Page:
Begun in 1987, the "Pork. The Other White Meat" ad campaign hoped to raise America's pork consumption, which had been in decline for several years. Due to poultry's increase in popularity as a health food, the National Pork Board thought they should try to even things out by creating a new demand for pork.
The National Pork Board successfully projected the image that pork is a "delicious break from the boring meal routine," and it was now competing with other "white meats," such as poultry and fish, rather than its traditional "red meat" rival, beef.
Indeed, the campaign was so successful that "Pork. The Other White Meat" was ranked among the top five ad slogans of the 1990s, right up there with "Beef, It's What's For Dinner." It brought about higher quality cuts of pork, with a notably wide decrease in the amount of fat found on the average cut.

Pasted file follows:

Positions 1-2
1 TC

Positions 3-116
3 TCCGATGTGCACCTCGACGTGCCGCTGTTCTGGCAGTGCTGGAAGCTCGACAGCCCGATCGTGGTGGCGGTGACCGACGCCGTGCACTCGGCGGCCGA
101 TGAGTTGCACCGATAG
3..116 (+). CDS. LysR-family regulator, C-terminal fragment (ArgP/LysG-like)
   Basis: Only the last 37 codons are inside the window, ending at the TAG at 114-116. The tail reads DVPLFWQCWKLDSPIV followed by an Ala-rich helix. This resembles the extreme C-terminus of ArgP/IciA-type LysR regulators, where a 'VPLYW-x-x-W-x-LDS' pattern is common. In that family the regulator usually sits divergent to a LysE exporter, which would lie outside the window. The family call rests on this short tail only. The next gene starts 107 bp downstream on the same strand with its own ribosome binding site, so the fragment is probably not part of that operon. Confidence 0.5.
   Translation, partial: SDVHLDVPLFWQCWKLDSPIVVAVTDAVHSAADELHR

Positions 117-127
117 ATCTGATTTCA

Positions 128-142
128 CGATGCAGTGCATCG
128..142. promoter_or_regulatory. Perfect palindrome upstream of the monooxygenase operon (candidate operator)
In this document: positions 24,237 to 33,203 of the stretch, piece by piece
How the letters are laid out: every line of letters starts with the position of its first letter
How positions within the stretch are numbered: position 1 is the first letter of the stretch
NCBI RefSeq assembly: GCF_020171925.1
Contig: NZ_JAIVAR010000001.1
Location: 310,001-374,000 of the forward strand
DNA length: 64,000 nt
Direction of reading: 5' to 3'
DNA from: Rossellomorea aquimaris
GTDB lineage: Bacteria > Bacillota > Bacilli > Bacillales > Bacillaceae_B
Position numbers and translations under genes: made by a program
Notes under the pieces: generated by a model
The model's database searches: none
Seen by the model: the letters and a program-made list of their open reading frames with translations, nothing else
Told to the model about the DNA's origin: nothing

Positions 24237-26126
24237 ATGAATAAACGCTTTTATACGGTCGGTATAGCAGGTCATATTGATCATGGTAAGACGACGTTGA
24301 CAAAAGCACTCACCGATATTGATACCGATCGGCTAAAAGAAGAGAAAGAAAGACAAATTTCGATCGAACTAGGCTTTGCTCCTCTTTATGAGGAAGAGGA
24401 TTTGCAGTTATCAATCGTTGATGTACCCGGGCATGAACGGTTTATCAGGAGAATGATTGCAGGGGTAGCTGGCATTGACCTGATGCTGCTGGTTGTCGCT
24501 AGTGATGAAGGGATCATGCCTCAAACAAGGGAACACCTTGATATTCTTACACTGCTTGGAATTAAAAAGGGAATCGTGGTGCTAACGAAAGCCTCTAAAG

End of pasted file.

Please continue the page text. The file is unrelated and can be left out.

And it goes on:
Recently, the campaign has turned into a blanket for several other pork-related slogans, such as "I Scream, You Scream, We All Scream For Pork Loin"; "Gentlemen, Start Your Pork Chops"; "One Potato Two Potato Three Potato Pork"; and "Give My Regards To Pork Chops," the latter of which only appearing in New York City's Times Square. (Due to its proximity to Broadway. You know, "Give My Regards To Broadway," "Give My Regards To Pork Chops"... ah, fuggedabodit.) As you can see, these ads have become a part of the recent (so-called) "surrealism" movement in advertising, when really, it's little more than randomness. Oh, well, give my regards to pork chops.